https://api.birdsend.co/v1/contacts?per_page=20&search_by=email&keyword={keyword_here}

Errors

BirdSend uses HTTP response code to indicate success or failure of an API request. BirdSend will return response code in the range of 2xx for every successful request. It’s usually code 201 for a successful new resource creation request, 204 for resource deletion request and 200 for another type of requests.

Codes in the 4xx range mean there’s something wrong or error with the request (e.g. invalid request data type, unauthorized request, required data is missing, etc), while codes in the 5xx range indicate an error with the BirdSend’s servers.

For most error response codes in the 4xx range, BirdSend will also include detail error message as the response body in a human-readable JSON format.

If your application receives the 5xx error code, then please contact our support.

HTTP Response Code Summary

2xx - OK Successful API request
400 - Bad Request Incorrect format
401 - Unauthorized Access Token key is invalid
403 - Forbidden The app has insufficient rights to access the resources
404 - Not Found API endpoint or the requested data is not exists
405 - Method Not Allowed HTTP method is not accepted
422 - Unprocessable Entity Missing or invalid request body
429 - Too many requests Too many requests hit the API too quickly
5xx - Server Errors Something wrong on BirdSend’s end (rarely happens)

Best Practice

We understand that implementation of any API, including the BirdSend API, vary from business to business. The cost of using the BirdSend API is free and we welcome developers from around the world to use our API.

To ensure and maintain a great experience for all our users, we will be closely monitoring your API usage. Even a badly written small application may give our system an unnecessary burden, thus affecting other users. In order to make sure that your app integration is as reliable as possible, please review the best practices below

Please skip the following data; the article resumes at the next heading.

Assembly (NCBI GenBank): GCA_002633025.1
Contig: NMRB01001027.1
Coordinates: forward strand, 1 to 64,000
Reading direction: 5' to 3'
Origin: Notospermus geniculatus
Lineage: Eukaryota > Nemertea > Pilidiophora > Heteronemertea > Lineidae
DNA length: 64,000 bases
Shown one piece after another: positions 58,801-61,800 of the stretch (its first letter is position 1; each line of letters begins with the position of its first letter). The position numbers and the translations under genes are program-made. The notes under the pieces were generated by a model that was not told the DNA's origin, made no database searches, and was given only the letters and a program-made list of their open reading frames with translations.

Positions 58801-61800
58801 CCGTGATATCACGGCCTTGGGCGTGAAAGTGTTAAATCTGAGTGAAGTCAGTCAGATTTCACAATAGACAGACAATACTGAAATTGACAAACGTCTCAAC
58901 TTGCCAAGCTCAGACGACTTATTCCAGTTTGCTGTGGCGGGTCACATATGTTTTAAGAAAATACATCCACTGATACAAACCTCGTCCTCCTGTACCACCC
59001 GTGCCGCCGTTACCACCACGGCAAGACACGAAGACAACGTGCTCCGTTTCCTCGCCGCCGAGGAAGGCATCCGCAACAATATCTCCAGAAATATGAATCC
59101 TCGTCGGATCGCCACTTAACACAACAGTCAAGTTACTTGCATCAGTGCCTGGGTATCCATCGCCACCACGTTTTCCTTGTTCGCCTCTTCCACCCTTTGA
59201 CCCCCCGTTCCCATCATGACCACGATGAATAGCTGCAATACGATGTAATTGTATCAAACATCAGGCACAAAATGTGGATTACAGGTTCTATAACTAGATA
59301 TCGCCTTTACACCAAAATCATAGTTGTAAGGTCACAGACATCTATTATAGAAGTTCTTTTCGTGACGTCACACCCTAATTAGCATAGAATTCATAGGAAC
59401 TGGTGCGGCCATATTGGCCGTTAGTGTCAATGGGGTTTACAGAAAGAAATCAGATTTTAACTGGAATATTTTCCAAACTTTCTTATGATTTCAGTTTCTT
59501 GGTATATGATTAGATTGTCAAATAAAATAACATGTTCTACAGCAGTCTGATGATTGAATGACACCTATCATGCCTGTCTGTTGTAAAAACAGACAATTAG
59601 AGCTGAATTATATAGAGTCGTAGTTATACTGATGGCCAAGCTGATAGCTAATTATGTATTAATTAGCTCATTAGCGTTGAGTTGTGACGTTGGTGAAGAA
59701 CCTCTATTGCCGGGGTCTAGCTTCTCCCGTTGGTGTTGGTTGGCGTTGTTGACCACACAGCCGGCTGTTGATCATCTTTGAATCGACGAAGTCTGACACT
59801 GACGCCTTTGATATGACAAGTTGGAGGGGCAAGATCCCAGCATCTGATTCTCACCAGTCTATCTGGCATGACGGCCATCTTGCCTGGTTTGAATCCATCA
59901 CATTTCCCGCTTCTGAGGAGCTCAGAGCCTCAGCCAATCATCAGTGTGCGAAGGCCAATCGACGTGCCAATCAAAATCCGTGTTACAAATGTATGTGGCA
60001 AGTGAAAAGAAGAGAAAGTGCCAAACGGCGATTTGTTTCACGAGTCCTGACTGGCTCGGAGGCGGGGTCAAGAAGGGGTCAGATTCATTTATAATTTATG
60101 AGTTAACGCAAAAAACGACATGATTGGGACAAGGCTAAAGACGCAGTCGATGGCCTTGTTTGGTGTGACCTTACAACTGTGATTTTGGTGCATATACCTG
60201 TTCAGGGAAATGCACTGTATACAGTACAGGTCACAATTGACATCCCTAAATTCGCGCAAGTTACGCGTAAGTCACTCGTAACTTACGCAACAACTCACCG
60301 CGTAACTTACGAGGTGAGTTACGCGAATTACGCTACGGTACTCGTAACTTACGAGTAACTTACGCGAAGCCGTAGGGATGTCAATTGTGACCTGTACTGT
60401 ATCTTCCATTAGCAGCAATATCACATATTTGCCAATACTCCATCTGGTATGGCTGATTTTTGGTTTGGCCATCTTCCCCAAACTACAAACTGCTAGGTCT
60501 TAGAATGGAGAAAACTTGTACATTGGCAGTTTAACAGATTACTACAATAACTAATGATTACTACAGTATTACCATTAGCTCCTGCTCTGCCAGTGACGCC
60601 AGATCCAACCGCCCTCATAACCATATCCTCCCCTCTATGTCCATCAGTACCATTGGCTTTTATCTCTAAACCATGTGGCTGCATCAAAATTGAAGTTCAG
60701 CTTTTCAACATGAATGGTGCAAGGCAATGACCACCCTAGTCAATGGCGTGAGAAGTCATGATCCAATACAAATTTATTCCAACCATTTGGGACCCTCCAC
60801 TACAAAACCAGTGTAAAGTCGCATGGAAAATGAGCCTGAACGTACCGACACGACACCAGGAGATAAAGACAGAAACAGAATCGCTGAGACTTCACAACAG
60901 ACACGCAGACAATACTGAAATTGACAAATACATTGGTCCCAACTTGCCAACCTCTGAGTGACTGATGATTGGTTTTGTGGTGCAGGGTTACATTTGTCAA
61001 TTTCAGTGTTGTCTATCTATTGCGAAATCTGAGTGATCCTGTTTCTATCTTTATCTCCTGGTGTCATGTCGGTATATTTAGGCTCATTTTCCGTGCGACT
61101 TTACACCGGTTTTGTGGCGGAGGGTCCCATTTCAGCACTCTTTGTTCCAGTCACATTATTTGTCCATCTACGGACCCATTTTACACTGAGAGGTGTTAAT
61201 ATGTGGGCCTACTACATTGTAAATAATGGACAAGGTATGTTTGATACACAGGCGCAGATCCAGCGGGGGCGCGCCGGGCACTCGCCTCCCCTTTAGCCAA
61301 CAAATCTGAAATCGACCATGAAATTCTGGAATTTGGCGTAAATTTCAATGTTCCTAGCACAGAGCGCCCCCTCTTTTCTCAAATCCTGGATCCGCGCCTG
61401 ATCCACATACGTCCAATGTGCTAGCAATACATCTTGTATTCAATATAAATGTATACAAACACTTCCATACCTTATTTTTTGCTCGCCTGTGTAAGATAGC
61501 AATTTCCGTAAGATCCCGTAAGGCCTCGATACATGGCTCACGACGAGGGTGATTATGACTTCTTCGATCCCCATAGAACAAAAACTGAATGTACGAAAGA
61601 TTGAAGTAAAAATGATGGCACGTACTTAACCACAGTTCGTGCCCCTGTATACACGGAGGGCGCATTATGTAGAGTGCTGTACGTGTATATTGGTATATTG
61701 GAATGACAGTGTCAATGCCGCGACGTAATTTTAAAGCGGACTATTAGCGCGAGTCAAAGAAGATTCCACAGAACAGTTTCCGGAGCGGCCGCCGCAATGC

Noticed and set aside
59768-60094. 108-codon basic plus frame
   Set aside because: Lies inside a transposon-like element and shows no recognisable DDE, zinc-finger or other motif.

Always Make Smart Requests


Make sure that your application is making a call only when necessary. Too many unnecessary API calls in less than one minute (or too many simultaneous requests) will slow down the response time and potentially impacts system performance.

When your app frequently impacts our system performance, you may receive unwanted attention from our team and we may block your API requests.

Always Cache The Data

We strongly recommend that you cache the response data that you receive from our API, especially the frequently-used data that don’t change often. You can also cache data that change often by using a shorter cache expiration (e.g. 5 minutes).

Avoid Unnecessary Repeated Requests

Updating a resource with the same data is unnecessary so you want to avoid a call like this. You can check your local data (e.g. cache; see above) first to see if your app really needs to make a change. If it turns out that you don’t need to make any change, then you can avoid making an unnecessary change. Reducing requests to our API also helps your application to avoid getting throttled and limited.

Properly Handle Errors

Keep in mind that errors and exceptions will sometimes happen. Validating the request data first before making a call to our API to avoid unwanted results is a good practice. Use sound programming practices to handle the error responses returning by our API. See the Errors section above.

Properly Handle The Limits

When your application receives the 429 Too Many Requests error response, it's a good idea to pause all API calls for the hour and continue making requests in the next hour. In order to avoid getting limited, please try to make fewer calls.